Kane County probation officers, counselors begin strike

Kane County's 118 probation officers and youth counselors went on strike Monday after rejecting the county's final contract offer late last week.

The union, Teamsters Local 330, wants the county to honor a 15-stage step increase schedule from its last contract, but officials say the county can't afford annual 3.7 percent raises over 15 years.

Meanwhile, the court services department was prioritizing its limited resources to ensure juveniles being detained while they await trial still get educational services and people on probation who need immediate action, such as a drug test, are accommodated.

"We're looking to maintain what we previously negotiated," said Krista Larson, special programs probation officer with Kane County court services, taking a short break Monday from picketing in front of the Kane County Judicial Center steps in St. Charles. "This time around, (the county) wants to rescind that step system."

Striking workers also picketed in front of probation offices in Aurora and Elgin; and protesters held signs next to a large inflatable rat near the Route 38 entrance to the judicial center.

The current union contract expired last year and the union on April 13 issued a five-day notice of a possible strike.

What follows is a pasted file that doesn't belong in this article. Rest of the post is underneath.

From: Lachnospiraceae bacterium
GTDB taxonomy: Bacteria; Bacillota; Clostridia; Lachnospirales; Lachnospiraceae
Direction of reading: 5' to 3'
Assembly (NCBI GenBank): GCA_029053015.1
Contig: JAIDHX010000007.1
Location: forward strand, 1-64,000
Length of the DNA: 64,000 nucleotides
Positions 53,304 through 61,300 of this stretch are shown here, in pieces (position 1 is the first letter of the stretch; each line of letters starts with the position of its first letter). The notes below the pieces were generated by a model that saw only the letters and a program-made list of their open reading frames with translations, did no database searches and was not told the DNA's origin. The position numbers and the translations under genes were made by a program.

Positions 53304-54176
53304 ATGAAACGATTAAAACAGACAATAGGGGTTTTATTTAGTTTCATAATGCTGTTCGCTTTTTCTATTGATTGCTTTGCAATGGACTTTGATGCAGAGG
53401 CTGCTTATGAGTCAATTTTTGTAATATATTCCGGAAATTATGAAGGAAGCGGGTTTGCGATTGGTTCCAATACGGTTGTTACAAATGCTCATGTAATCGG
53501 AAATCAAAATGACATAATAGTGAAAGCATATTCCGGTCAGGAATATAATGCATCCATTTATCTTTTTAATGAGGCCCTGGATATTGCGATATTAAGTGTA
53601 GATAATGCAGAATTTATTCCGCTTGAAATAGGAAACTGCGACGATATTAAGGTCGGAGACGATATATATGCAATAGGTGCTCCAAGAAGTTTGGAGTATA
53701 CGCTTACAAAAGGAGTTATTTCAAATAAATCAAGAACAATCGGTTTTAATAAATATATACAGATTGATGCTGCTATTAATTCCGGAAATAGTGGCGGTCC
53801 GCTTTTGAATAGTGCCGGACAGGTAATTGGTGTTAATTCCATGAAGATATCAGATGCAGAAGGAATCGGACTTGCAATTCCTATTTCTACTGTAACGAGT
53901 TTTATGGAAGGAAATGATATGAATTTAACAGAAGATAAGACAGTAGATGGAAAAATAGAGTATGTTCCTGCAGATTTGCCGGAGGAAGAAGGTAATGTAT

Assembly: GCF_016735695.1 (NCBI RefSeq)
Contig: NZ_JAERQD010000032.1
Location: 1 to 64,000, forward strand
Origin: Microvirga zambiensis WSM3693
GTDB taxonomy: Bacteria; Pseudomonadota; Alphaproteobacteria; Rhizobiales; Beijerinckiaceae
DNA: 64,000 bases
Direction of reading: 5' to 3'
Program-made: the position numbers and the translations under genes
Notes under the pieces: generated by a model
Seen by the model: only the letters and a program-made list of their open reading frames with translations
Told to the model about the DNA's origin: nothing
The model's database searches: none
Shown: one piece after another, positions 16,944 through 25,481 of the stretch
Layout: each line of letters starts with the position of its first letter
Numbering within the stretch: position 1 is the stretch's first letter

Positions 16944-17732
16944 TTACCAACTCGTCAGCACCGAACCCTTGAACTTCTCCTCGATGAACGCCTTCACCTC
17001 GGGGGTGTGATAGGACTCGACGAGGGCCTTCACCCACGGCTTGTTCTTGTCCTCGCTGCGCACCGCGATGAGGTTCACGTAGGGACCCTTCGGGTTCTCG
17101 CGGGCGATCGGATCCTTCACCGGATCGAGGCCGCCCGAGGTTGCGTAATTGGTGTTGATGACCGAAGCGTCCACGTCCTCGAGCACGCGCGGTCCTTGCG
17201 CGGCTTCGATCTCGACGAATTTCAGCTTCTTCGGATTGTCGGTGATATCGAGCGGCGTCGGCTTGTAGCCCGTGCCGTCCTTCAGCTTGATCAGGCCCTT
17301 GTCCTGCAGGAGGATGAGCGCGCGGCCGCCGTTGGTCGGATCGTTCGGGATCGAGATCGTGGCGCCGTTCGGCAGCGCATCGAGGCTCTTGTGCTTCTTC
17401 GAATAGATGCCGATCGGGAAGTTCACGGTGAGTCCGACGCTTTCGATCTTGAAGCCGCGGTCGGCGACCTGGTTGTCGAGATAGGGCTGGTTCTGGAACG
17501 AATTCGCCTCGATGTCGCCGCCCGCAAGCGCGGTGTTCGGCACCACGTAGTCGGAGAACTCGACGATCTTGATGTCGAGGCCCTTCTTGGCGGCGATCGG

The county made one last offer last week, but union members rejected it by a 66-10 vote, Larson said. No other negotiating sessions are planned.

"We have been getting positive responses from a lot of people - not just different departments but the general public who have had to go to court for various reasons," Larson said.

Lisa Aust, executive director of Kane County Court Services, said the strike is the first in decades in Kane County and court services has shifted its very limited resources. For example, personnel has been shifted to ensure schooling continues at the county's juvenile detention facility for the 36 juveniles being held there while awaiting trial.

Kane has nearly 3,000 people on probation and officials were looking at each case individually Monday to see if it needed immediate attention, such as a drug test or counseling, and making follow up appointments accordingly.

Aust said the probation workers and youth counselors provide an invaluable service, but yearly 3.7 percent step increases are "not sustainable" for the county.

"This is a one-day-at-a-time process. We've never been through this before. No one ever hopes for a strike," Aust said.

Once the work stoppage ends, she said she hopes the court services department can move forward as a whole.

"It's important that we all come back together as a department," she said. "These people do really great work."

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